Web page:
CNS 617 ETHICAL AND LEGAL ISSUES IN COUNSELING (3 SEMESTER CREDITS): NO PREREQUISITES. Introduction to ethical standards in the profession and to relevant research on the ethical behavior of counselors in mental health and school settings. Includes examination of documents and legal decisions relevant to confidentiality, testing, supervision, and research.

CNS 624 CAREER DEVELOPMENT AND INFORMATION SERVICES (3 SEMESTER CREDITS): NO PREREQUISITES. This course offers an intensive study of the psychological and social factors in career development, as well as major theories of career development and how they influence the use of career and educational information in schools and agencies.

EDB 601 EDUCATIONAL RESEARCH (3 SEMESTER CREDITS): An introduction to qualitative and quantitative methods used in educational research. The emphasis is on understanding, interpreting, and critiquing research studies. The role of socio-cultural context in research is considered. The course includes a technology strand where students are introduced to computer technologies useful in research. ETE 501 TECHNOLOGY STRAND (Two semester credits): Must be taken with EDB 601 ALD 603 LIFESPAN DEVELOPMENT (3 SEMESTER CREDITS): Basic introduction to human

How do I find out what courses are offered each semester?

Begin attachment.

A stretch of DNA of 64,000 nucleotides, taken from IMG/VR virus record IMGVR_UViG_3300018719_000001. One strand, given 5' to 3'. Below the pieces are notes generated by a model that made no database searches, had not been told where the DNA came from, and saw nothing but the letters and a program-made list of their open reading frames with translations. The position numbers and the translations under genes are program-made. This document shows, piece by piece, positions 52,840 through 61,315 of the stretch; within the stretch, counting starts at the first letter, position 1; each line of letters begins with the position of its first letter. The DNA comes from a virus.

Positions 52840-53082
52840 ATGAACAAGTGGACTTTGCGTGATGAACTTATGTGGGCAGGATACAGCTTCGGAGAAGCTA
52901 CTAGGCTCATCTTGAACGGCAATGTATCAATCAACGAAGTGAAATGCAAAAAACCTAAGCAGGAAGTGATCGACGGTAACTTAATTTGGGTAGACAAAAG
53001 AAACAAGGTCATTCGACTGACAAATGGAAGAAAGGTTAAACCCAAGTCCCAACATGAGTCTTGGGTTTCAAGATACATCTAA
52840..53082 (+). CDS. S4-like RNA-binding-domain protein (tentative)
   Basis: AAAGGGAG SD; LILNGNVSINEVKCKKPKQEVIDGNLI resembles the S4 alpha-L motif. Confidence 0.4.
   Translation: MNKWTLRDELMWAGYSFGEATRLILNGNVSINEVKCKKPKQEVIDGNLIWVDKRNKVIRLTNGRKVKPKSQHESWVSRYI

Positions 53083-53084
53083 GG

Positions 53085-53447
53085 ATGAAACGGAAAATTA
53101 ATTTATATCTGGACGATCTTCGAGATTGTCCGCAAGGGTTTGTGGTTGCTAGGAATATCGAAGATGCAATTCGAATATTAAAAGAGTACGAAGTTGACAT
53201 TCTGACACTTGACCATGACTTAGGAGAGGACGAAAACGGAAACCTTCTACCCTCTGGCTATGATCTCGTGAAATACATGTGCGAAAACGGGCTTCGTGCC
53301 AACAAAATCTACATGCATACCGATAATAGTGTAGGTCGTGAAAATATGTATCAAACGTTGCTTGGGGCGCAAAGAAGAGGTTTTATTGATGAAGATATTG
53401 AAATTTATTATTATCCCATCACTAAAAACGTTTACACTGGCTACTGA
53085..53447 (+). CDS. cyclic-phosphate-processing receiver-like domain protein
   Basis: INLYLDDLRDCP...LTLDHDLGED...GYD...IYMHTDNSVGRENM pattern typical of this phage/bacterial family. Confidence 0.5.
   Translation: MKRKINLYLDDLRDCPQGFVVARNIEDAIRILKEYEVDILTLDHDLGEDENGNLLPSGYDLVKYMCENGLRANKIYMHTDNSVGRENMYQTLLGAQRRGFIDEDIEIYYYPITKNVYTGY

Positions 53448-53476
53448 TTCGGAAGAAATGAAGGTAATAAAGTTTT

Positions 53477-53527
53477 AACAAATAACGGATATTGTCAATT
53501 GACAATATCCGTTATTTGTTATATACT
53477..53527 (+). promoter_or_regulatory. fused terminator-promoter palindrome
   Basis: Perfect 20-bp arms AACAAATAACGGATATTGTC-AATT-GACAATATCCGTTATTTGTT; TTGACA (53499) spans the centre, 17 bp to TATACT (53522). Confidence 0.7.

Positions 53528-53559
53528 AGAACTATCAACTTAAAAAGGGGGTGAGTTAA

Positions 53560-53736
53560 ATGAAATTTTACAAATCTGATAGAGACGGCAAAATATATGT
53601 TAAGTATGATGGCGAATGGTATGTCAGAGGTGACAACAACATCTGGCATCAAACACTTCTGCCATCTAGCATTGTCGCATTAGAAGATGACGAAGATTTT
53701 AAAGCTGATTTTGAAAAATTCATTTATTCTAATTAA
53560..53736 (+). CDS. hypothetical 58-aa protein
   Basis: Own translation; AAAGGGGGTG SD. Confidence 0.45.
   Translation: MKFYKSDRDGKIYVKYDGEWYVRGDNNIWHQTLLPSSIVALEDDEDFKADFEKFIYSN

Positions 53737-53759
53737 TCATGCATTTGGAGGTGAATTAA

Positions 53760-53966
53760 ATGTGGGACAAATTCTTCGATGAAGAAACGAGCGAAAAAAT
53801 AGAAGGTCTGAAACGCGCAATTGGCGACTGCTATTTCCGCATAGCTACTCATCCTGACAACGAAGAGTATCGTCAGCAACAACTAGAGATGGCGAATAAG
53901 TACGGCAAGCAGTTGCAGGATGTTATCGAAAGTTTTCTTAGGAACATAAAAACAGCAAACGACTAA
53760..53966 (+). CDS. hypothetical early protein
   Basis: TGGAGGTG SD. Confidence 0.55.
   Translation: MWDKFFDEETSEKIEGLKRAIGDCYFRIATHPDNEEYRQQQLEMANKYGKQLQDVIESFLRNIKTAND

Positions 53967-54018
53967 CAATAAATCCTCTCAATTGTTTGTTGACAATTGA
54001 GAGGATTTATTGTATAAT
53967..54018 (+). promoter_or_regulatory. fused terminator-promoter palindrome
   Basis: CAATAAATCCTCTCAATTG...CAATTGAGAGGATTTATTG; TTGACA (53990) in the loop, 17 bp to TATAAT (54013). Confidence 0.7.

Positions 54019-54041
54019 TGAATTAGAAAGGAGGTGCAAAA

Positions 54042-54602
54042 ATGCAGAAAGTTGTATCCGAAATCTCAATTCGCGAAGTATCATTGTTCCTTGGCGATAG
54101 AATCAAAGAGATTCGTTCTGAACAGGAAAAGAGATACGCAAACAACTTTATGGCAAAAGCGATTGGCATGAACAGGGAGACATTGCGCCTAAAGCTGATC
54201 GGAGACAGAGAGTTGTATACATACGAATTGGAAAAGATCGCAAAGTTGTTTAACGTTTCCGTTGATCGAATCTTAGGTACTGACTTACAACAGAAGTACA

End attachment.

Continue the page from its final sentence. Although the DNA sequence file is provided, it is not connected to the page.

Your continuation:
There are two ways. The best way is to go to the CSU homepage and click on the link for "Class Schedule", which lists the upcoming courses scheduled for the following semester. If the schedule for the following academic term has not yet been placed on the CSU website, you can also go to the Master schedule on the Counselor Education homepage. The web address is: http://www.csuohio.edu/coehs/departments/casal/counseling .From there you can access a link called "Master Schedule"; this schedule lists all the courses in our curricula, and specifies which semesters they will be offered.

When do the classes meet?
Our classes are always in the evening. There are no daytime class offerings except for those that are offered online which offer some flexibility for when students do the classwork. Classes almost always begin at 4:30, although a few start at 5:00. Three credit classes meet until 7:20, two credit classes until 6:20, and four credi7 classes until 8:20.

Is the class schedule the same in the summer terms?
No, during summer session, three credit classes meet from 4:30 to 8:20 two nights a week, for six weeks.

Can I attend this program part-time?
The majority of our students work during the day and come to school at night. There are some who are full-time students; they comprise about 10 to 15% of all the students enrolled in the two tracks.

How long does it take to complete this program?
Of course it depends on how many courses you take each semester. Most students take between one and three classes a term. Since the School Counseling program is 48 hours in length, it typically takes people between 3 and 4 years. The Agency Counseling program is 60 hours, and so takes about 4 to 5 years going part time.

Who should I contact for more information?
Dr. Elliot Ingersoll r.ingersoll@csuohio.edu (216) 523-7147

 



Contact

Mailing Address
Cleveland State University
College of Education and Human Services
2121 Euclid Avenue
Education Building Cleveland, OH 44115

Campus Location
Julka Hall 210
2485 Euclid Avenue
Phone: 216.687.4612
Fax: 216.687.5379

Secretary:
Paolucci, Maxine
Tel: (216) 687-4613
Email: m.paolucci@csuohio.edu